NYSUT is insisting that all districts employ six feet of social distancing and that educators and students wear masks. If districts cut corners, that’s not acceptable. If your district insists on operating without social distancing, we advise pushing back — firmly and directly. As educators, we are responsible for the health and safety of our students. Following proper guidelines keeps not only us and our students safe, but our communities safe as well. Even if others fail, we will do our part.

6. My child’s school district is using a different schedule than the district I work in. I’m worried about childcare for my children. What can I do?

NYSUT is working with the governor’s office to ensure that members have access to childcare. We’re exploring an approach similar to what was done for essential workers during quarantine.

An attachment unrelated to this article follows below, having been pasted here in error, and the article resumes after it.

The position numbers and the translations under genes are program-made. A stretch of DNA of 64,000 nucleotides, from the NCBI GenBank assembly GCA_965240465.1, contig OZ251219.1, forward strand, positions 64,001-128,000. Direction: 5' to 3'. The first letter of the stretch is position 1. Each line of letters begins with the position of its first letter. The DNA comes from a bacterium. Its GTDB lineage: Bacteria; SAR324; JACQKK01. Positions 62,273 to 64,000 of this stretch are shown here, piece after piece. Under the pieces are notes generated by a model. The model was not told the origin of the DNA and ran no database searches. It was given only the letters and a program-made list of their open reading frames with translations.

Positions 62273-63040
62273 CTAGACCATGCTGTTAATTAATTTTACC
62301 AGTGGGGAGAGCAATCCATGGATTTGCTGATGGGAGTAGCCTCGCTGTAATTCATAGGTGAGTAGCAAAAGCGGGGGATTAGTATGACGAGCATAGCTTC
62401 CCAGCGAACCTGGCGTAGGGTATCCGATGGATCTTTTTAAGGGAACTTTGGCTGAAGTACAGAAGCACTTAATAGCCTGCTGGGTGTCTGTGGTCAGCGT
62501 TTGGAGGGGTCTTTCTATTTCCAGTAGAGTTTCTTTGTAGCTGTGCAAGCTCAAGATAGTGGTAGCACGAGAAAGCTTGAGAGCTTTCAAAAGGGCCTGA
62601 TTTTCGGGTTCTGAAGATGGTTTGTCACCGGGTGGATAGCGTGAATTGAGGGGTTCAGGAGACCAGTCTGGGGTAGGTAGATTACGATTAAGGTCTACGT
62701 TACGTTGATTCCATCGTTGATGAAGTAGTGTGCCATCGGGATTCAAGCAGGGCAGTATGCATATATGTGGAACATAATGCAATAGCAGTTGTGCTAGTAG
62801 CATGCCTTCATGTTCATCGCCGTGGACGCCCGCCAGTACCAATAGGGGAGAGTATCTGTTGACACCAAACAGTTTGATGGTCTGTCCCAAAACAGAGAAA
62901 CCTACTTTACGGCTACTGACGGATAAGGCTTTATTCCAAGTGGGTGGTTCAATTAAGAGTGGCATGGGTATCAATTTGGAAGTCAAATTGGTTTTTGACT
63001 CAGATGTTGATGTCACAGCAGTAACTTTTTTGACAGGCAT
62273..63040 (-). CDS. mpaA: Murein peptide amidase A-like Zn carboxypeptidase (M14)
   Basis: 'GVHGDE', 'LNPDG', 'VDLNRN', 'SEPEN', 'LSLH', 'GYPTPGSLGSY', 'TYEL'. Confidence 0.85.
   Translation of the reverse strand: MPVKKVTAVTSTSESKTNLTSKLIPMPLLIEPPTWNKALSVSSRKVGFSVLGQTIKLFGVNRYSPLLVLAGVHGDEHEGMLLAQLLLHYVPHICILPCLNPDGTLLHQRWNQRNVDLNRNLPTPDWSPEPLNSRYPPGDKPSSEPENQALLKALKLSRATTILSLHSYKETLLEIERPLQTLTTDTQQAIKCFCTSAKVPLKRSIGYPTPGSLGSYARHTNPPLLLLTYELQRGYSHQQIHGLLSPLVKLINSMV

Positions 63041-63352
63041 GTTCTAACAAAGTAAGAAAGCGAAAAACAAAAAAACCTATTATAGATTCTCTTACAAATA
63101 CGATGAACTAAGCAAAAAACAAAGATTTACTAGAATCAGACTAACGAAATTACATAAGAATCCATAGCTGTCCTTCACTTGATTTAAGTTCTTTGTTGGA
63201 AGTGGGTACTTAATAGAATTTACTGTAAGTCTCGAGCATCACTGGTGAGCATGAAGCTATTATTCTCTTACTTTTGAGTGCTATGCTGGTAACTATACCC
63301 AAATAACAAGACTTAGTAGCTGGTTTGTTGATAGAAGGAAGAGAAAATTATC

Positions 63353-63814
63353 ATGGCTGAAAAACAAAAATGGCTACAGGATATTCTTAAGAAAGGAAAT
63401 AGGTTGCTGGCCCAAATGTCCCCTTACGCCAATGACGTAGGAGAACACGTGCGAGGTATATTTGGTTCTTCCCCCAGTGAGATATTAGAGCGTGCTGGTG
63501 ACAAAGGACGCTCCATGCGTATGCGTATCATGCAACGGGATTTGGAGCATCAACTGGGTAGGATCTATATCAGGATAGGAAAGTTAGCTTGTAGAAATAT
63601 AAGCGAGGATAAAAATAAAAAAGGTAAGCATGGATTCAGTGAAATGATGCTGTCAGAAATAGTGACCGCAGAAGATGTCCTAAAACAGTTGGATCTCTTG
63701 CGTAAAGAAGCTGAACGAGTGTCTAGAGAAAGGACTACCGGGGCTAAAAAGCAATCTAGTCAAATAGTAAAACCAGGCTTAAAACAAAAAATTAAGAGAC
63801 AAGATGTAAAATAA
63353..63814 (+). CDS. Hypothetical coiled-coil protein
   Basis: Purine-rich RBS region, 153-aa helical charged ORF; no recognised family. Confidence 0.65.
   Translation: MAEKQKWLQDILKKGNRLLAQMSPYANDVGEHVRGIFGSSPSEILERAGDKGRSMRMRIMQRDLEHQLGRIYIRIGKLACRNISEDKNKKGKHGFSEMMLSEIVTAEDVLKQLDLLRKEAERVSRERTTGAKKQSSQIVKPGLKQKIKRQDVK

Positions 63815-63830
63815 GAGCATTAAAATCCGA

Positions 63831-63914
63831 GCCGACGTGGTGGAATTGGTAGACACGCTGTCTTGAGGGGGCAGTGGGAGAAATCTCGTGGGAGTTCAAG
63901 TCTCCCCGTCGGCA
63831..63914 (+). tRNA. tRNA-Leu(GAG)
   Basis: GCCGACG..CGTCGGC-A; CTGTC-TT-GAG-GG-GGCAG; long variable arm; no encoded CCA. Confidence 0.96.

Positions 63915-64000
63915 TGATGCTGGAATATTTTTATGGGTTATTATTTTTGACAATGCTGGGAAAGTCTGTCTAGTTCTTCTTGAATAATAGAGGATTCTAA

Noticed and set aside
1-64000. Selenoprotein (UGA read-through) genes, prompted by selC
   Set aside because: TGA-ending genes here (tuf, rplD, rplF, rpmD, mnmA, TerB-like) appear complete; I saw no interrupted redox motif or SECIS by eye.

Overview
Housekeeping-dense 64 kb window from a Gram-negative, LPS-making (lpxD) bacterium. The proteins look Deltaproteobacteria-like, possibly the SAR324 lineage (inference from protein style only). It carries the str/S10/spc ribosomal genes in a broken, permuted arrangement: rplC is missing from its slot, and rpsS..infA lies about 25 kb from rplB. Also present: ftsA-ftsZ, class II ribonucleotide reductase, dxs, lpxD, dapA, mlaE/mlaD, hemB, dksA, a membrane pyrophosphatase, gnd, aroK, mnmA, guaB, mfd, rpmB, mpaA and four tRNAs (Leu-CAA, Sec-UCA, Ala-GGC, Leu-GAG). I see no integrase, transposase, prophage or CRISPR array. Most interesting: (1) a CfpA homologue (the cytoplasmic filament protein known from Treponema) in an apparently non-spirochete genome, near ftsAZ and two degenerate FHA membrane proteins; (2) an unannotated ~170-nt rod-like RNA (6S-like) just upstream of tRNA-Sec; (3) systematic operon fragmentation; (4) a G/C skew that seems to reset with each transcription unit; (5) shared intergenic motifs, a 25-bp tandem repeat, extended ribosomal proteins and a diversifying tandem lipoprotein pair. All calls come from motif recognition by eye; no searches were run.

Additionally, in some parts of the state, districts are coordinating their academic schedules with neighboring districts to better align childcare needs with parent work schedules; this could help reduce childcare challenges.

7. How will hybrid teaching scenarios affect special classes like music, art and physical education?

SED guidance is clear: districts are still responsible for providing a full educational program to students. State requirements for PE, art and music aren’t waived. Ensure that these subjects are included in your district’s reopening plan and be alert for proposals that use gymnasiums and auditoriums as classrooms. If your district’s plan does, make sure that alternative accommodations are made for these subjects.

Additionally, since SED guidance mandates 12 feet of social distancing in PE and chorus, schools may need to create smaller instructional groups to comply. The guidance also includes several pages of suggestions on how to approach the arts and PE, both in person and remotely.